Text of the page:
« Reply #14 on: March 15, 2012, 10:54:05 AM »

Do these families really get that much more out of living in a nice place, eating out, buying new clothes, having unlimited data plans for their smart phones, etc? I imagine they're a little happier for it, but is that happiness wiped out by their financial insecurity?

Actually, no. A quick trolling of Google found this article, where they found that people making $20k/year were only slightly more "unhappy" than those making $100k and that those making only $20k had double the amount of time to spend socializing or just doing non-obligatory stuff. There was also a study done by Gallup that found a correlation between happiness and income, but only up to the first $75k/year.

MountainMan

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Re: Income is not Wealth
« Reply #15 on: March 15, 2012, 11:43:24 AM »
Right now interest rates are so low, you can lock up something in the 3.xx.  3s!  (With inflation that's basically a loan cost of.. nothing).  In a few years, if/when interest rates shoot up, and you have cash, will you be putting your money into paying down your mortgage at 3.xx%, or will you stick it in a CD earning 4-5%? 

The "no debt" people would pay down that mortgage.  But I'm hoping most Mustachians would keep the cheaper debt.

Mortgages aren't always good, and negative leverage is bad.  But in today's environment, mortgages can be called by their other name.. free money.

Man, I wish this forum had "Like" buttons, so I wouldn't have to say:

"I like this post!"

arebelspy

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Re: Income is not Wealth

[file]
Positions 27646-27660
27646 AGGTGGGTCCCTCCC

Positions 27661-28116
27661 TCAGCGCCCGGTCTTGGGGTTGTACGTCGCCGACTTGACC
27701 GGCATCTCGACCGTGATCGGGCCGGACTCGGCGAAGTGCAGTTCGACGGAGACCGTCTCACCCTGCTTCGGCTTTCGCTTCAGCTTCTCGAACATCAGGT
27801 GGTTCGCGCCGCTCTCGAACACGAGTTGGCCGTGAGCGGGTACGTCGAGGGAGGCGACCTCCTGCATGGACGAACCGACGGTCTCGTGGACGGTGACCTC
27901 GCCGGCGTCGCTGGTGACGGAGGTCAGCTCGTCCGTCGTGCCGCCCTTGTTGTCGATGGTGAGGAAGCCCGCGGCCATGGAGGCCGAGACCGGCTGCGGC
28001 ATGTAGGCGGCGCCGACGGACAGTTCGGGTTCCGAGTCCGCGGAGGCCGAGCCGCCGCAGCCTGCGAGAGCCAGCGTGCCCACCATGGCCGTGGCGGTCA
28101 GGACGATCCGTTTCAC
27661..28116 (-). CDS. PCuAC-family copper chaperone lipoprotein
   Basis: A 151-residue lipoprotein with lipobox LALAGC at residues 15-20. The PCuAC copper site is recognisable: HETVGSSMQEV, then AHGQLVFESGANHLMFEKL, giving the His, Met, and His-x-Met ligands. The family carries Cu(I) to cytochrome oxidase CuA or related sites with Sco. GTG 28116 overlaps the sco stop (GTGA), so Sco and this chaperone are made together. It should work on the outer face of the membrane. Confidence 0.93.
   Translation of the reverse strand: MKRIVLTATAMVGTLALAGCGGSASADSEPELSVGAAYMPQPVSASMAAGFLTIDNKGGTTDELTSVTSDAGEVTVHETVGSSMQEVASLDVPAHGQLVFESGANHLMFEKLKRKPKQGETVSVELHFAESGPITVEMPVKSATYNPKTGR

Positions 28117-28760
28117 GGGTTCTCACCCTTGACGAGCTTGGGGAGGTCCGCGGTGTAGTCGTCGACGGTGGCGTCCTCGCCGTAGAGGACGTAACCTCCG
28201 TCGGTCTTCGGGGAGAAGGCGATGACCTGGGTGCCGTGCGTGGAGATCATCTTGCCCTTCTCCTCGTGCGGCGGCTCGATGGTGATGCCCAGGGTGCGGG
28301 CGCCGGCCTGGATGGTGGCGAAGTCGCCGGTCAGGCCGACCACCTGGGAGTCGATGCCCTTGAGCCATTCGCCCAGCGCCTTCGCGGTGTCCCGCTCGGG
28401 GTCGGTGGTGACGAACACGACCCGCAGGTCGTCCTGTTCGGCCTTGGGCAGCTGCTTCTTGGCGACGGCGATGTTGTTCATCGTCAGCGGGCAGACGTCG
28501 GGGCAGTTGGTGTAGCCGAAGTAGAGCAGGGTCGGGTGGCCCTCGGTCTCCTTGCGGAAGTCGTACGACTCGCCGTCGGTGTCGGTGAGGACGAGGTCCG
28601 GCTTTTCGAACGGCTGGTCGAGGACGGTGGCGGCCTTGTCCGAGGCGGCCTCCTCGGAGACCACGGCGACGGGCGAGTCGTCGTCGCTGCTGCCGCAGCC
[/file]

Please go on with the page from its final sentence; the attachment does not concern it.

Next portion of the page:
« Reply #16 on: March 15, 2012, 09:28:04 PM »

Man, I wish this forum had "Like" buttons, so I wouldn't have to say:

"I like this post!"

Heh, thanks.

I know there's some that will disagree philosophically, and just don't want debt, and that's fine, but it's hard to disagree mathematically.

HOWEVER, someone on the e-r.org forums made a good point about putting extra money into your mortgage instead of bonds for the fixed asset part of your AA - basically returning better than bonds are currently.  It'd shift your equity position higher, but might work out more mathematically.  It's an interesting concept.

I could see paying things off in retirement, to not have the hassle.  When you have "enough," why do you need the free money? 

There's not much excuse though, IMO, to be paying down cheap student loans and cheap mortgages while still in the accumulation phase. I understand you want to be debt free, but by buying assets instead of paying down that cheap debt, you'll accumulate much faster and be able to reach financial independence much faster!  Accumulate those assets, and then go debt free right before you're FI.  Not way early.
We are two former teachers who accumulated a bunch of real estate, retired at 29, spent some time traveling the world full time and are now settled with two kids.
If you want to know more about us, or how we did that, or see lots of pictures, this Business Insider profile tells our story pretty well.
We (rarely) blog at AdventuringAlong.com. Check out our Now page to see what we're up to currently.

keith

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Re: Income is not Wealth
« Reply #17 on: March 16, 2012, 06:13:06 PM »

Man, I wish this forum had "Like" buttons, so I wouldn't have to say:

"I like this post!"

I know there's some that will disagree philosophically, and just don't want debt, and that's fine, but it's hard to disagree mathematically.


Thats kind of where I sit with this... as someone who has been beaten up by debt and poor spending habits in the past.

I don't want to keep it any longer than I have to - even if the math disagrees.